A study of 6 000 women with an average age of 79 found that taking between 2 100 and 4 500 steps reduced the risk of dying of cardiovascular disease by 38 percent. Picture: PxHere
A study of 6 000 women with an average age of 79 found that taking between 2 100 and 4 500 steps reduced the risk of dying of cardiovascular disease by 38 percent. Picture: PxHere

Walking a kilometre a day 'can help the elderly live longer'

By Ben Spencer Time of article published Mar 8, 2020

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London - Taking as few as 2 100 steps a day in old age can help you live longer, research suggests.

A study of 6 000 women with an average age of 79 found that taking between 2 100 and 4 500 steps reduced the risk of dying of cardiovascular disease by 38 percent.

This was compared with those who did fewer than 2 100. Researchers said elderly women who walked more than 4 500 steps reduced their risk by 48 percent.

Just over 2 000 steps is the equivalent of a short stroll – around a kilometers

Cardiovascular disease covers strokes and problems to do with the heart. Experts have previously advised people from all age ranges to walk at least 10 000 steps a day.

Fitbit and other fitness trackers you wear like a watch on your wrist set a default goal of 10 000 steps. But health chiefs are increasingly concerned this seems out of reach for many people, especially the elderly.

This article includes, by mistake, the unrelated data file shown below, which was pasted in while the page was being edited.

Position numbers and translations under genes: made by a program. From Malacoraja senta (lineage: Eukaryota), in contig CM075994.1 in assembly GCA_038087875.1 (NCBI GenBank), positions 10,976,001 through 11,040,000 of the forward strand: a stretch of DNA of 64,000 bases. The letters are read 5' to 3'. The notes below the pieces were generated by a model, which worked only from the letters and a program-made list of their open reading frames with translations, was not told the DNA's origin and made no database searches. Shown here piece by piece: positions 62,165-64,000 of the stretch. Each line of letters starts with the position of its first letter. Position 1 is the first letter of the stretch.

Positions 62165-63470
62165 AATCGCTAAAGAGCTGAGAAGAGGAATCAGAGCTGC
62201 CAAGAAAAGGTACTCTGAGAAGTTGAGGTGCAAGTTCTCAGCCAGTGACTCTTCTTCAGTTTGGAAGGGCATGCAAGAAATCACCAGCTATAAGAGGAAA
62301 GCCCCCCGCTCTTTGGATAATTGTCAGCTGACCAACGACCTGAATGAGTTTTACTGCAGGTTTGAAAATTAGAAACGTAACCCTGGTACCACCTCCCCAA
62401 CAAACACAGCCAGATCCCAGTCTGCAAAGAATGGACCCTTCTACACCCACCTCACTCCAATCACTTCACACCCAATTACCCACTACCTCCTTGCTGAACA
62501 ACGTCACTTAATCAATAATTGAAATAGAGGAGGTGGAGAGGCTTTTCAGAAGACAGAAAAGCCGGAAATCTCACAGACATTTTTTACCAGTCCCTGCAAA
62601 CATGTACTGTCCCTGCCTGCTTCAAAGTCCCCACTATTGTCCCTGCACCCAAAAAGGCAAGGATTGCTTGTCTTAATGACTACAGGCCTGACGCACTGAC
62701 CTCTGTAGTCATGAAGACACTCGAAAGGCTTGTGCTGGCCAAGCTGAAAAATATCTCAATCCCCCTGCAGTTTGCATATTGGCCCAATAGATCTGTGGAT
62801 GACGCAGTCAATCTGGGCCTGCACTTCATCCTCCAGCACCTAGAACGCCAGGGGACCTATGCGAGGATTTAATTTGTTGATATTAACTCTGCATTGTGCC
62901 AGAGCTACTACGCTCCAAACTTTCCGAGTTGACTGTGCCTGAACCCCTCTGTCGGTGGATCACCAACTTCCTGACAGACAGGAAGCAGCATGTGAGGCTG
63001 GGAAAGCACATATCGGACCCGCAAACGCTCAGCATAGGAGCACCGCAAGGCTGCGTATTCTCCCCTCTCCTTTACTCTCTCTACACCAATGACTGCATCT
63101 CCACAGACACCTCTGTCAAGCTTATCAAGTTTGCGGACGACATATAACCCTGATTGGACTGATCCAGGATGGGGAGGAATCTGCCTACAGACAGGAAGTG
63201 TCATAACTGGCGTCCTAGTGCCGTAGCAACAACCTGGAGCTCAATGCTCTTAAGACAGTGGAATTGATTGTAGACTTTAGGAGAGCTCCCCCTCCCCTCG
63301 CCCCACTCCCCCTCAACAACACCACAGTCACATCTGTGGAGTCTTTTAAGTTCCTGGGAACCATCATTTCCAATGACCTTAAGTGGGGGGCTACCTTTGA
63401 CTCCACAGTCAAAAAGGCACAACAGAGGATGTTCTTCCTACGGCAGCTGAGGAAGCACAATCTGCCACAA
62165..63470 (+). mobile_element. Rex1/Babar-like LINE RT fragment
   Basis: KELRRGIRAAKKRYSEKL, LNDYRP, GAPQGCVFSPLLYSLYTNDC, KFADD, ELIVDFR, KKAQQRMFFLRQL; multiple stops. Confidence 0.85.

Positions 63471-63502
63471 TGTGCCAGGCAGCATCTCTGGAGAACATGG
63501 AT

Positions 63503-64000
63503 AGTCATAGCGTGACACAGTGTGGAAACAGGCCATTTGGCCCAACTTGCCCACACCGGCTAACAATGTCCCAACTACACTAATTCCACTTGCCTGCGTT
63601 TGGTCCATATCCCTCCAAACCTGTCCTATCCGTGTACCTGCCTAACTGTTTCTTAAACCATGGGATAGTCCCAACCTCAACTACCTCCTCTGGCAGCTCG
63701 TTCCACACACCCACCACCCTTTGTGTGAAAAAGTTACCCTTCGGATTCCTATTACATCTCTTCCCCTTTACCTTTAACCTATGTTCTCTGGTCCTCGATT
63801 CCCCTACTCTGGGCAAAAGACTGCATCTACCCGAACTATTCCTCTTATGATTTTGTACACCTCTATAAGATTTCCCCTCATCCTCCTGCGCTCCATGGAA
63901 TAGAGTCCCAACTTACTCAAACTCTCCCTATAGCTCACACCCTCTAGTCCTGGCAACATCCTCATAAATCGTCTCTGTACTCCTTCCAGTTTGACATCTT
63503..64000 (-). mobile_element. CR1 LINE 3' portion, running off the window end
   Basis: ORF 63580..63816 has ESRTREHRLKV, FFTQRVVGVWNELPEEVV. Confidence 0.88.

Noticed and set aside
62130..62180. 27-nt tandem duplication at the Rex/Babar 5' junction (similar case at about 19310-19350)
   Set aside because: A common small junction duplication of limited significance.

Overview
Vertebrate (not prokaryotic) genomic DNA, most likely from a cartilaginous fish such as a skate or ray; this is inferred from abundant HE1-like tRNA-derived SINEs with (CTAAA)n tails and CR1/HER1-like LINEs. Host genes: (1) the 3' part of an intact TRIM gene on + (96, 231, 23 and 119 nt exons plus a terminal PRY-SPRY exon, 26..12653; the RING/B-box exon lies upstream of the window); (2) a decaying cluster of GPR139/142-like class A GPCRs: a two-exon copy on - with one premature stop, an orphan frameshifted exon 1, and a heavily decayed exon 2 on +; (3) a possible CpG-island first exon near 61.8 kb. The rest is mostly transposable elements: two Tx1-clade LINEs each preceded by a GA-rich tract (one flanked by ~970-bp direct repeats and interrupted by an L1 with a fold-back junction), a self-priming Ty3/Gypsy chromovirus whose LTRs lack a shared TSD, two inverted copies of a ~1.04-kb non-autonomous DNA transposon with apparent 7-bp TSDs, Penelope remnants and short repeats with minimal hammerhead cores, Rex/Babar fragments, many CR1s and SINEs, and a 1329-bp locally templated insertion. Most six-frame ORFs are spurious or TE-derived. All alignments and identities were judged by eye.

Some just give up and do no exercise at all because such a high target seems unachievable. But now researchers from the University of California San Diego have found the 2 100 figure can make a marked difference.

Research leader Professor Andrea LaCroix said: "Despite popular beliefs, there is little evidence that people need to aim for 10 000 steps daily to get cardiovascular benefits from walking.

"Taking more steps [than normal] per day – even just a few more – is achievable. And step counts are an easy-to-understand way to measure how much we are moving. Being up and about, instead of sitting, is good for your heart."

It is believed the 10 000 steps figure originated in Japan in the run-up to the 1964 Tokyo Olympics. Pedometers became popular in the country.

Since then 10 000 steps has become a common goal set by health groups across the world.

Daily Mail

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